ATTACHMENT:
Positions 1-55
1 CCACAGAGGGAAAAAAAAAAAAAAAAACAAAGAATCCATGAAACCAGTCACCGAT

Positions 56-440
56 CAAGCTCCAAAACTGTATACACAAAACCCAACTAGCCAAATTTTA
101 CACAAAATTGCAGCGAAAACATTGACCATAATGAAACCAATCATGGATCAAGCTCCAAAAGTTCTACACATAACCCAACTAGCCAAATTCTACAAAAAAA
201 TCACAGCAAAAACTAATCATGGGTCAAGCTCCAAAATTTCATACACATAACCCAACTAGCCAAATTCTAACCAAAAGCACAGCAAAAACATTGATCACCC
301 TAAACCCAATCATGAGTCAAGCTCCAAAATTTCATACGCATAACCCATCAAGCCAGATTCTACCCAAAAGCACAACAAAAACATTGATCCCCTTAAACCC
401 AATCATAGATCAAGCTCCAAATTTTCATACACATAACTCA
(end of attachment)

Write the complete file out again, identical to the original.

Positions 1-55
1 CCACAGAGGGAAAAAAAAAAAAAAAAACAAAGAATCCATGAAACCAGTCACCGAT

Positions 56-440
56 CAAGCTCCAAAACTGTATACACAAAACCCAACTAGCCAAATTTTA
101 CACAAAATTGCAGCGAAAACATTGACCATAATGAAACCAATCATGGATCAAGCTCCAAAAGTTCTACACATAACCCAACTAGCCAAATTCTACAAAAAAA
201 TCACAGCAAAAACTAATCATGGGTCAAGCTCCAAAATTTCATACACATAACCCAACTAGCCAAATTCTAACCAAAAGCACAGCAAAAACATTGATCACCC
301 TAAACCCAATCATGAGTCAAGCTCCAAAATTTCATACGCATAACCCATCAAGCCAGATTCTACCCAAAAGCACAACAAAAACATTGATCCCCTTAAACCC
401 AATCATAGATCAAGCTCCAAATTTTCATACACATAACTCA